WiFi isn't just for browsing; the Archos supports UPnP for streaming video from other PCs on your home network and there's a content portal with links to Archos content and the service where you can rent movies for $3.99 or buy them for $9.99- $19.95 and download them directly to the player. The Archos played well with our 802.11n network (in 802.11g mode) with WPA enabled, though range and ability to seek out access points wasn't as good as our notebooks, iPhone or iPod Touch. The player also checks for software and firmware updates and downloads them to the player for installation sans PC. We were impressed with this feature, though ours had a few update hiccups claiming there was an update but then changing its mind and sometimes forgetting it had already installed an update (even after a reboot). This was more of a typical Windows than iPod experience, which is true of the player's user interface overall. Archos has never been known for their super-simple and easy UI, and though the 5th generation 605 WiFi is the best so far, it's still a bit clunky and unintuitive at times. Some targets are large and finger-friendly while others (i.e.: menu controls) are maddeningly small. The touch screen isn't as responsive as the iPod Touch and iPhone's and we sometimes had to do things twice to register our taps. The player was relatively stable, though we did have to reboot it twice in two weeks. Boot time from a complete shutdown takes about 10 seconds, which is slow for a portable player.

The Archos syncs to Windows XP and Vista machines and supports USB drive mode as well as MTP (media transport protocol). Mac users can mount the Archos 605 as an external hard drive to transfer files back and forth but there's no syncing software nor can you use a Mac to download content (you can of course use the player itself). The Archos does more than music and video: it has an image viewer and it can display PDF files (but not MS Office docs). Photos look absolutely brilliant on the excellent display and the viewer supports JPEG, BMP and PNG files, and is fairly fast to load even 3 meg images.

Archos 605 WiFi

Back of the Archos 605 WiFi.

The optional Gen 5 DVR Station doubles as a stand and charger. It comes with an ample remote to make using the TV Program Guide and recording app easy to use (these appear on your TV's screen when the Archos is in the DVR station that's hooked up to the TV). The dock comes with RCA and S-video cables to connect to the cable box and TV and a printed guide. You can use S-video or RCA for video in, and there are component connectors for output to the TV. The dock is a pass-through device and that means it must be set up in line between your cable box (or satellite box, VCR or DVD recorder) and TV. Setup was painless and the DVR worked well with our Time Warner digital cable box using the dock's IR control.

Archos DVR dock connection panel

The DVR station's back connector panel.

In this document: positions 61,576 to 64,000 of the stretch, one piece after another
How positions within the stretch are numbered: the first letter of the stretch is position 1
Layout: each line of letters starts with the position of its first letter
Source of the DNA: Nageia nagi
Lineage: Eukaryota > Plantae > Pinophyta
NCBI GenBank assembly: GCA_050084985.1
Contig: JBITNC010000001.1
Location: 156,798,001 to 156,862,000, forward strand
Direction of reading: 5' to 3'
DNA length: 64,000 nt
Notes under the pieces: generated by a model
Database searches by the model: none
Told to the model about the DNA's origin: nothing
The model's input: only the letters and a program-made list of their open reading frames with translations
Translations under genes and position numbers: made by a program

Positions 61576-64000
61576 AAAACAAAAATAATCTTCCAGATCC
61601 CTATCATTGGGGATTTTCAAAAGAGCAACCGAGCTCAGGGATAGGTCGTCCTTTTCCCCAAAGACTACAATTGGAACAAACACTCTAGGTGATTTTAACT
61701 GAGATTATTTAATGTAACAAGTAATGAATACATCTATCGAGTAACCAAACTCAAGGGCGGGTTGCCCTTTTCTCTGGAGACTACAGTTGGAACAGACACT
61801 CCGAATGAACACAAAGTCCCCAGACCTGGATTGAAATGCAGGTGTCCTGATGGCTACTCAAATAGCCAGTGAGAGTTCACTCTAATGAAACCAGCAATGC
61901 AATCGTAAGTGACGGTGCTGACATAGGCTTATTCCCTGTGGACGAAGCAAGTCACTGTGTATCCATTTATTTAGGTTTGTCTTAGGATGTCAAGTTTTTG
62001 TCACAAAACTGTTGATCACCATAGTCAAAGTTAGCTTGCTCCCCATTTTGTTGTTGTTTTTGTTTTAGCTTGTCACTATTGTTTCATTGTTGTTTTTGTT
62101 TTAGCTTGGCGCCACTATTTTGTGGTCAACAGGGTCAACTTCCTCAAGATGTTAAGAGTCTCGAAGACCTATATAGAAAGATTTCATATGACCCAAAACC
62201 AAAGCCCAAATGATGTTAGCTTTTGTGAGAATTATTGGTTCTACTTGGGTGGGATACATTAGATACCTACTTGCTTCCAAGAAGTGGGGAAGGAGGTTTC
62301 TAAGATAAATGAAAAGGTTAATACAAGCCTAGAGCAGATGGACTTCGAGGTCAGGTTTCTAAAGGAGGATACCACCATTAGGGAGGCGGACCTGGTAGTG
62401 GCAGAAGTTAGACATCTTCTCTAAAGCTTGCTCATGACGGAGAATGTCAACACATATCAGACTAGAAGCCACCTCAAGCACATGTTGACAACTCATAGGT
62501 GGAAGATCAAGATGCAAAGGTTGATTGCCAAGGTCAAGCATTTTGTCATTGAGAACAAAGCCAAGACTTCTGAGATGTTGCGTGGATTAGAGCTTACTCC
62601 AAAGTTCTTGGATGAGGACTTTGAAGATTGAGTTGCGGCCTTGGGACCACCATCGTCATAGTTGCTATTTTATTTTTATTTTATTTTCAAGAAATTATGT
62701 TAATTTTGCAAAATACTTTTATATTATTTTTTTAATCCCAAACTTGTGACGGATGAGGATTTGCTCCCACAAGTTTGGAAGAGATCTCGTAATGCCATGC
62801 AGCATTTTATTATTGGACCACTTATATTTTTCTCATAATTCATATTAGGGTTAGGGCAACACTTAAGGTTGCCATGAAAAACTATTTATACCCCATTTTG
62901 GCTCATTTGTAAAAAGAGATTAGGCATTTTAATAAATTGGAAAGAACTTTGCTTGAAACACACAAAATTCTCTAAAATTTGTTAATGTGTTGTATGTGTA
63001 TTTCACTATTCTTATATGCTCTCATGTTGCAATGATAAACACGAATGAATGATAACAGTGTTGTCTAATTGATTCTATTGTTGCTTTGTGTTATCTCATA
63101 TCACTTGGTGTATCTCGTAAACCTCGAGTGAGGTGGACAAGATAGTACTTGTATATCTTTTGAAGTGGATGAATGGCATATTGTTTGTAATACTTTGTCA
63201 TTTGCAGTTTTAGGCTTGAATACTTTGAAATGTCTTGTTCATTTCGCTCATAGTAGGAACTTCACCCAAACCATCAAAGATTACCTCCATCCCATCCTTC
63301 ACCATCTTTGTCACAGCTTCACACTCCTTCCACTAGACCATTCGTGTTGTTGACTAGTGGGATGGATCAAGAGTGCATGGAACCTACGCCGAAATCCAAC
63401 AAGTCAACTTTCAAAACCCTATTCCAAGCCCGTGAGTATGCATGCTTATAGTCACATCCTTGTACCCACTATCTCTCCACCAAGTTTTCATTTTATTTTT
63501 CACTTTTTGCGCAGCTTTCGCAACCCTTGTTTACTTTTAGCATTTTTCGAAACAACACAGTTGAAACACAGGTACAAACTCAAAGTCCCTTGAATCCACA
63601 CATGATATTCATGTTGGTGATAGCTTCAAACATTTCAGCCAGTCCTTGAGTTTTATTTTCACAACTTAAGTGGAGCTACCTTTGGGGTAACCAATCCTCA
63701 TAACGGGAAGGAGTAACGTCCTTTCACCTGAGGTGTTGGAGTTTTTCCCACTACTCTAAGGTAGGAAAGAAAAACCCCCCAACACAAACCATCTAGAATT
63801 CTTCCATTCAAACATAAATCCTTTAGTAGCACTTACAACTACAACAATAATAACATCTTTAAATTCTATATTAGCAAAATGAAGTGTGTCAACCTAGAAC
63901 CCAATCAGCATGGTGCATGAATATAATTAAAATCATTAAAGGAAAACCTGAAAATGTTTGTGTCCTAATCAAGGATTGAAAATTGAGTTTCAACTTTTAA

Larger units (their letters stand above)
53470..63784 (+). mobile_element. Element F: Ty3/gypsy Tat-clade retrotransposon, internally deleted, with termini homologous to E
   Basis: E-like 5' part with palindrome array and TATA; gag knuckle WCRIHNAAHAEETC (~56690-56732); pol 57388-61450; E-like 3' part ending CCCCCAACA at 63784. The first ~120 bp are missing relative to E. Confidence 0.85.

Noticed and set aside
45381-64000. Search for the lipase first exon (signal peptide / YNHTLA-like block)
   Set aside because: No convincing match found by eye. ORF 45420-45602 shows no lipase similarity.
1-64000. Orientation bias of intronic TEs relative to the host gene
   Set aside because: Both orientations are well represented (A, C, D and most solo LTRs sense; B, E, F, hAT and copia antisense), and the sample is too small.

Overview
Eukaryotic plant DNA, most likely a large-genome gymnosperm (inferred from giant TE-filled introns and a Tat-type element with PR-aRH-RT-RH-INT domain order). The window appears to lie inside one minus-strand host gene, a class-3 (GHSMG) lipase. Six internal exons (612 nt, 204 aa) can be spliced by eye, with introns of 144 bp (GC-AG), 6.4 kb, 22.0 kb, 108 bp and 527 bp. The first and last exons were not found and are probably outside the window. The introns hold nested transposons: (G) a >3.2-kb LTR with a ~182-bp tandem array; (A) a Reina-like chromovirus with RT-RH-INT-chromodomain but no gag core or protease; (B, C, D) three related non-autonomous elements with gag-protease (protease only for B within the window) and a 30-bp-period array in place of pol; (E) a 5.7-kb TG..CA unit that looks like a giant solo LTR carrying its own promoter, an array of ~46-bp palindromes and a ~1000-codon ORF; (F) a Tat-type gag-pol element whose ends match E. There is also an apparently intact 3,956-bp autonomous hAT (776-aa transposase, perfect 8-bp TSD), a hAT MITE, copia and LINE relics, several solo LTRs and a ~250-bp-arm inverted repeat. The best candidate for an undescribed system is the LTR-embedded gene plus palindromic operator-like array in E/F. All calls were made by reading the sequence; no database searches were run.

Archos DVR dock remote

DVR station remote.

The DVR station records in MPEG-4 format and has a scheduler that starts and ends recording and controls the tuner input source via an IR window. The recorder can handle standard and widescreen formats and can recording at bitrates from 500kbps up to an impressive 2500 kbps in 500kbps increments. we recorded at 1,000 kbps (a happy medium between quality and manageable file size) and found video quality to be very good, more than good enough for playback on the device or a standard definition TV 32" or less.

Battery life is decent at 5 hours of video playback (display set to mid-brightness) and nearly 17 hours of music playback. Unlike earlier Archos models, the battery is permanently installed which means you can't buy a spare to carry on the road or plane to double playback time. That's a drawback that the iPod Touch shares and we'd much prefer a swappable battery.


A compact PVP with the best screen on the market. It's truly a pleasure to watch and at 4.3" your eyes won't cross half way through a transatlantic flight. The Archos 605 WiFi packs a lot of features into a very petit package, though we do wish that using all of them didn't require so many additional purchases. On paper, the 605 is the portable video player to beat with varied audio and video file format support, a high res display, internal speakers and a capable (optional) docking station. Our gripe is the usual Archos user experience which sometimes reminds us of fighting with older versions of Windows. Things aren't nearly as brain-dead intuitive as they are on the iPod Touch or Creative Zen Vision W and we found ourselves referring to the pre-loaded PDF on the player to do fairly simple things. Once you have mastered the Archos, it is a very powerful player.

Pro: Fantastic display in terms of resolution, size and overall quality-- eat your heart out iPod Touch! Good sound quality, varied video and audio format support. Small, light and attractive. Web browser is quite good, though a tad slow. YouTube support is excellent.

Con: Battery life is passable but not being able to swap in a spare battery on the road is a kill-joy. Many features require additional purchases. Not very intuitive-- should we have to work hard just to have fun?

Price: $299 for 30 gig player.

Web Site:

Shopping: Where to Buy



Display: 800x480 pixels, 4.3'' TFT LCD, 16 million color touch screen.

Battery: Lithium Ion Polymer rechargeable. Not user replaceable. Charges over USB or charger (included with DVR station). Claimed music playback time: 17 hours. Claimed video playback: 5.5 hours.

Performance: Intel XScale PXA 255 400 MHz processor. 64 MB built-in RAM (55 megs available). 32 MB Flash ROM with 2.85 megs available in File Store for your use.

Size: 30 gig model: 4.8 x 3.2 x 0.6 inches. Weight: 6.7 ounces.

Audio: Built in speakers and 3.5mm standard stereo headphone jack. Audio formats supported: MP3, WMV, AAC (requires plugin sold separately), AC3 (requires another plugin, sold separately) and WAV. Bitrates up to 320 kbps supported.

Video: Supported formats: MPEG-4 (AVI) and ASF up to DVD quality, video podcast (requires plugin sold separately), MPEG-2 (requires yet another plugin, sold separately). ITunes video format for unprotected video supported (requires plugin purchase).

Networking: Integrated WiFi 802.11b/g.

Audio Recording: Via the optional DVR Station/ DVR Travel Adapter: Stereo line-in, WAV (IMA ADPCM or PCM) format.

Software: Music player, video player, photo viewer, PDF viewer.

Connection: USB 2.0 supporting USB and MTP.


Back to Home Questions? Comments? Post them in our Discussion Forum!